“I think these pictures are more related to a love song on the radio that they are a documentary study on love. They evoke a feeling and I wanted to paint a passionate feeling.” Niagara by Alec Soth was first a book and an exhibition until the essay went online. The response was immediate. Alec’s voice overlaying the images with melancholic fragments of thoughts, is pure beat poetry only he can do as such. In the vein of Robert Frank and Jack Kerouac, Alec road tripped along America’s wilderness playing games with his own mind. Niagara is in fact a highly atmospheric and introspective love song with a tone of voice so personal, it escapes all forms of traditional documentary forms.

Video #11
Capitolio by Christopher Anderson (2008)

“I sometimes imagine Caracas as a breathing animal. Obscured by the darkness, it appears both violent and sensual, but perhaps its true nature will only be revealed at the moment it devours me,” reads the introduction to Capitolio. The word Capitolio refers to the domed – and doomed – building that houses the government but it ultimately encloses the whole of Caracas, the capital city of Venezuela. Capitolio by Christopher Anderson is a visual and political metaphor, precursor of the farce several current governments have at play in other countries. The film composed of stills browses over the skin of the city; the rundown architecture, the ghostlike shadow of the devil, a man looking in the rear-mirror with frightened eyes. Capitolio is a film noir with no happy end. How did Anderson capture the profound sense that this was somehow engrained way beyond President Chavez’s role on the chessboard?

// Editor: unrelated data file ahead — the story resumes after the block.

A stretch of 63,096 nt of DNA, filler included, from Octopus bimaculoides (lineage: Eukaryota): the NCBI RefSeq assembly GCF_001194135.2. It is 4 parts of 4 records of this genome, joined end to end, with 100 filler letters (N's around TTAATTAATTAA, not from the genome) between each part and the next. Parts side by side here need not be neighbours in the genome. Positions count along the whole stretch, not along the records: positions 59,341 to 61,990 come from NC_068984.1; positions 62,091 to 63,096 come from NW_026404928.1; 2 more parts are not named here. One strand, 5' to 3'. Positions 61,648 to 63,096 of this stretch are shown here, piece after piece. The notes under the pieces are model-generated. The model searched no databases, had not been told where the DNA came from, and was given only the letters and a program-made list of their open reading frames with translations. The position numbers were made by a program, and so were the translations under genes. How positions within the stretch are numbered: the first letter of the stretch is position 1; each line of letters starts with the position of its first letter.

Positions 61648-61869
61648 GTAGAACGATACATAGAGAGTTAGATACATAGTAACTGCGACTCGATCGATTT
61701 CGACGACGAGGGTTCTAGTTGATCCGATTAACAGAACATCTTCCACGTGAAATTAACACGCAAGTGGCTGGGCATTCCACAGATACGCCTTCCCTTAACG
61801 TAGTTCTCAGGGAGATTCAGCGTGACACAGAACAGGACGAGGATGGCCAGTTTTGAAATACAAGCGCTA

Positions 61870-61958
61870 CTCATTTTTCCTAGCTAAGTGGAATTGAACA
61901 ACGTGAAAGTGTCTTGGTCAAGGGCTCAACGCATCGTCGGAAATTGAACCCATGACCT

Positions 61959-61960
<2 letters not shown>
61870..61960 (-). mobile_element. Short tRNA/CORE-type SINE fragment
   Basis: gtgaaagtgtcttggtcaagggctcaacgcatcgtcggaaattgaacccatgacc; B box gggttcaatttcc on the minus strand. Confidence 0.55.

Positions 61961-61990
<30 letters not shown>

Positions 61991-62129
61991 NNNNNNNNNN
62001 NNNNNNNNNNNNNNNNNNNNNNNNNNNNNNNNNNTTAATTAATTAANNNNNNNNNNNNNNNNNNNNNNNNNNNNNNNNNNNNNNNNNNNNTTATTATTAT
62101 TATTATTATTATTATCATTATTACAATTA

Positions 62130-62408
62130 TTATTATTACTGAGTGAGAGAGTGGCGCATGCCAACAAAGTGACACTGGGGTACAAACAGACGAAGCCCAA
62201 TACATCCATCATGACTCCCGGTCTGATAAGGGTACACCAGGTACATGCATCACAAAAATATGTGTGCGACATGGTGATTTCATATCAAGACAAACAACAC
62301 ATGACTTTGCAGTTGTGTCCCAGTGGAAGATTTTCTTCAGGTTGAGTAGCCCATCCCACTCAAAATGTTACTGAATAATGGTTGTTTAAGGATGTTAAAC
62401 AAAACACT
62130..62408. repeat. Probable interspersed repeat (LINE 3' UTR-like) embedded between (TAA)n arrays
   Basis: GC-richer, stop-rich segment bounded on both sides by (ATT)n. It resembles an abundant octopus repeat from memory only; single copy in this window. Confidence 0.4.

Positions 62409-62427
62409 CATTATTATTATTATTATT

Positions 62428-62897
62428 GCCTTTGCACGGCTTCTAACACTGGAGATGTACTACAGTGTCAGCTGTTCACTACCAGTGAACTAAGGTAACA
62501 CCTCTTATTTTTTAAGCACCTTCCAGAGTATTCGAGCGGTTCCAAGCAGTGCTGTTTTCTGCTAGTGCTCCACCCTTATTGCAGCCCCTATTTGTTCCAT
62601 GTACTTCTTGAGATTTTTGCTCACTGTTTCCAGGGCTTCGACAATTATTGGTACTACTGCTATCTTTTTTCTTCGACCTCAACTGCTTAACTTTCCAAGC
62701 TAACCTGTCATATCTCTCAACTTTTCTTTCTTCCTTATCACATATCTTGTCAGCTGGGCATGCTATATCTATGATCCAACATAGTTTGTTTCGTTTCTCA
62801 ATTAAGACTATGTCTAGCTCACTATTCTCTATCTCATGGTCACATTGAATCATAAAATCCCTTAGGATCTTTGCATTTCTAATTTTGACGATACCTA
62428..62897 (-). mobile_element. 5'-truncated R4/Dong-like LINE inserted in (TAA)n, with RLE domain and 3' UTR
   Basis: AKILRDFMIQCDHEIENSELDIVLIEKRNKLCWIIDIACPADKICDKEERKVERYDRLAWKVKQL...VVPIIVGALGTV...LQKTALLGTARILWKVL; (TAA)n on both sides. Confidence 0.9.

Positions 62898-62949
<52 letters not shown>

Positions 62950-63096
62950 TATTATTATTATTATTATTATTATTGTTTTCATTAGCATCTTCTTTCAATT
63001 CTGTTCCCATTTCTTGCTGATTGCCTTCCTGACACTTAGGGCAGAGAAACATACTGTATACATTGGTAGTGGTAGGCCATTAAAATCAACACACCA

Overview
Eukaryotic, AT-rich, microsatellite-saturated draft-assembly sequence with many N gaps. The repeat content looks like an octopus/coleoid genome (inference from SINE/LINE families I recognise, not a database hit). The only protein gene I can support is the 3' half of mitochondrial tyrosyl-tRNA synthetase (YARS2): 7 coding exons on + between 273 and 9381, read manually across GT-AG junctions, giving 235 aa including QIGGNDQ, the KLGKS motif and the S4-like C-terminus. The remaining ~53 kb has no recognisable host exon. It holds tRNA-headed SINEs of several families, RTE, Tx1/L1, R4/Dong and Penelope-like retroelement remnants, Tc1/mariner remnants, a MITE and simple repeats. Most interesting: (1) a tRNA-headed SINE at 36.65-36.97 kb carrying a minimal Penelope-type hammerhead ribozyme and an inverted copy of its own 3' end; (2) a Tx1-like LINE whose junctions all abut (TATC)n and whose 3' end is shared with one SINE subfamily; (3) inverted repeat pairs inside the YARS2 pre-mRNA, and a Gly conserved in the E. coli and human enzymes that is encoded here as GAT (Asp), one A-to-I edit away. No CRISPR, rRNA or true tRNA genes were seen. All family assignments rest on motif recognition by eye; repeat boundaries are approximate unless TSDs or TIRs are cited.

Video #12
Libera Me by Alex Majoli (2006)

Requiem to Samba, Libera Me and recently Scene build an ink-black philosophical composite and reflection on the human condition. And particularly on the theatrical self. Alex Majoli captures humanity’s epic and dramaturgy. Could one act in free will under the projectors and thereby write the script of one’s own play? And what defines the role of the director in a nomadic theatre set in the real? With Scene, Alex finds out the lights that delimitate the frame are what turns people on or off stage. Not the photographer recording the act. In that, Majoli’s body of work is prescient of what social media have revealed. When people are invited to create a digital profile, they are inclined to build an imagined self.

In Libera Me, Alex Majoli and Adrian Kelterborn built a composition that pre-figures the future of photographic stages. Between realities and fictions, on stages along audience interplays, there is no longer one truth nor one reality but multiple perceptions and believes or what Gilles Peress coined: radical interpretations. In Scene, Majoli makes a definitive point. No borders nor geographies delimitate human imagination but the frame of a stage.

© Dandy Vagabonds 2019